Like Tanden, that was another “combination” of two historical Biden loyalists — Klain and Blinken — who squeezed out the foreign policy team from the Obama Administration — John Kerry, Susan Rice, and Ben Rhodes.  Kerry, Obama’s Secretary of State (Hillary Clinton sought to be de facto POTUS during her time as Secretary of State) has been marginalized by handing him a “Climate Change” portfolio under the title “Special Envoy” that gives him no authority over energy policy. It does give him the opportunity to fly around the world by private jet, which seems to be something of a hobby using the Heinz Family fortune he “Gold-Diggered” his way into by marrying the widow of his former Senate colleague, John Heinz.


If anything, it keeps Kerry out of the way doing stuff that will never be authorized by Congress.

The nomination fights taking place now are the scorecard being kept against Klain by the Obamaites who are unhappy in the White House with the level of their influence and authority.  Hanging the Tanden nomination around his neck in the WaPo now is a precursor for pinning the blame for its failure on him as White House Chief of Staff.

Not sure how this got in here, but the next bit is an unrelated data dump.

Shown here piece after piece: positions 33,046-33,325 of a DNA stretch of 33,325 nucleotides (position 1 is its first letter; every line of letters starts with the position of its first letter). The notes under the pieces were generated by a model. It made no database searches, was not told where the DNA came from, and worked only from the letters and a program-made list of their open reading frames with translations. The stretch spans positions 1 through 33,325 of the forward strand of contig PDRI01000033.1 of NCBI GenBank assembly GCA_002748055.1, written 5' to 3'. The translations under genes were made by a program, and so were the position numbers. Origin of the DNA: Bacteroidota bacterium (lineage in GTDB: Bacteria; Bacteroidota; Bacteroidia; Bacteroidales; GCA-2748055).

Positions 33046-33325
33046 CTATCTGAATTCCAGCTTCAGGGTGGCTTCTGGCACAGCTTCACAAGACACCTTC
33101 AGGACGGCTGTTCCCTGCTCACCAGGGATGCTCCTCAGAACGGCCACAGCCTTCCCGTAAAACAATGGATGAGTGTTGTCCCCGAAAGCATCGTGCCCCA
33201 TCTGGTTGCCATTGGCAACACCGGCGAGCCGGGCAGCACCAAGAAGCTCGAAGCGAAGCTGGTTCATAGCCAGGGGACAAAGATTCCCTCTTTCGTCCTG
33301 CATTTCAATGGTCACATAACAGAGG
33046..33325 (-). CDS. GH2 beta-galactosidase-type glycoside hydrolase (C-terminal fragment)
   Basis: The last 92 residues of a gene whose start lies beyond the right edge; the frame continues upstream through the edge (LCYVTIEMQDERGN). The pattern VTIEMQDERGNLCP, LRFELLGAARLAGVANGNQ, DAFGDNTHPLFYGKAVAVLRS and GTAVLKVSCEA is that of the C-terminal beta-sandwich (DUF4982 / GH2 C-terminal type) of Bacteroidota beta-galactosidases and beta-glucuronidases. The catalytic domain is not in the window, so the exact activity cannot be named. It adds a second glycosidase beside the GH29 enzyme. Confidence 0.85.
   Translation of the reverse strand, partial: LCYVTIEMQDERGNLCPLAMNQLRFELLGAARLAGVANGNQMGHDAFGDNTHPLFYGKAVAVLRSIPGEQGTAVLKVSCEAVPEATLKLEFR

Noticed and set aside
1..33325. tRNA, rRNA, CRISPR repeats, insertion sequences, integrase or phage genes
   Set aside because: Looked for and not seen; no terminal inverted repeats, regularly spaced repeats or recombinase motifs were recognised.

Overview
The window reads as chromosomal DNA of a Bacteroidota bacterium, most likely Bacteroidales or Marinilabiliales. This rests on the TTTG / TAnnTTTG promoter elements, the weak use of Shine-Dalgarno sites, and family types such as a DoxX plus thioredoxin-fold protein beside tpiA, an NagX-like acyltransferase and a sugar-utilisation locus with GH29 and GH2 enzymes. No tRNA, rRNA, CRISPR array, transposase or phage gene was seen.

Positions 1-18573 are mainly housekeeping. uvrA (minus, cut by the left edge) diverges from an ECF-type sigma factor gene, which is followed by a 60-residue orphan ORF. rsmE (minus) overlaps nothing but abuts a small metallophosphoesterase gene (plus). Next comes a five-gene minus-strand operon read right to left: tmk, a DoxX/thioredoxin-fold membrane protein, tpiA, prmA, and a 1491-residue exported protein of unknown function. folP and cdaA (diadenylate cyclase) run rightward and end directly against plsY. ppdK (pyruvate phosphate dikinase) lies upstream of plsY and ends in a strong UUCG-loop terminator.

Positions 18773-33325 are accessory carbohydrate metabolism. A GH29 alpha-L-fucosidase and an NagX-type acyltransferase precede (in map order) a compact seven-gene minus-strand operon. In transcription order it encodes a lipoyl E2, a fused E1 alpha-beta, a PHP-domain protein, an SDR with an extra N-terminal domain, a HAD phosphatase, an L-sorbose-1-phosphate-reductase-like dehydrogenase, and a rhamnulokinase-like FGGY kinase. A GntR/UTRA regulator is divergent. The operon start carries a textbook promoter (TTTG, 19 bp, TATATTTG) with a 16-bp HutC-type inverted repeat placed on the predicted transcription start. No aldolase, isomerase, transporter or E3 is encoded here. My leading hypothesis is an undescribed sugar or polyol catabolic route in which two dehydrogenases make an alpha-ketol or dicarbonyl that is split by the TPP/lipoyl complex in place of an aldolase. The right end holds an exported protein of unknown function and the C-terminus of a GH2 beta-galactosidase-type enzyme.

The various lifelines to rescue her nomination all seem to have evaporated in the past 48 hours.  The problems became manifest when Joe Manchin came out publicly with his intention to vote against confirmation late last week. To save her, it was necessary to find a GOP vote — but maybe not just one.

As OMB Director, her nomination is subject to a vote of the Senate Budget Committee, now chaired by Sen. Bernie Sanders.  The day before the hearing on her nomination, Sanders canceled the hearing.  The assumption floated in the press was that she currently lacks the votes to be recommended out of that Committee.  The composition of that Committee is 11-11 — and Sanders’ action strongly hinted that she didn’t have all 11 Democrat votes.

Did I mention that she was an outspoken critic of Sanders’ push for single-payer national health care while she was in the Obama Administration and later as CEO of CAP?

Did I mention that it has been reported that her nomination to OMB Director was not previewed to Sanders before it was announced?


Two GOP Senators were mentioned earlier in the week as being possible “Yes” votes for Tanden to offset Democrat “No” votes — Murkowski and Grassley.

Grassley announced on Thursday that he would vote against confirmation.  Murkowski first signaled she was open-minded, but late in the week indicated that she was becoming skeptical of the White House’s efforts to persuade her.

Two other GOP “moderates” — Susan Collins and Mitt Romney announced earlier in the week that they would be voting “No.”

So all signs point to Klain losing this battle, and there being a price to be paid inside the White House for having spearheaded the pick.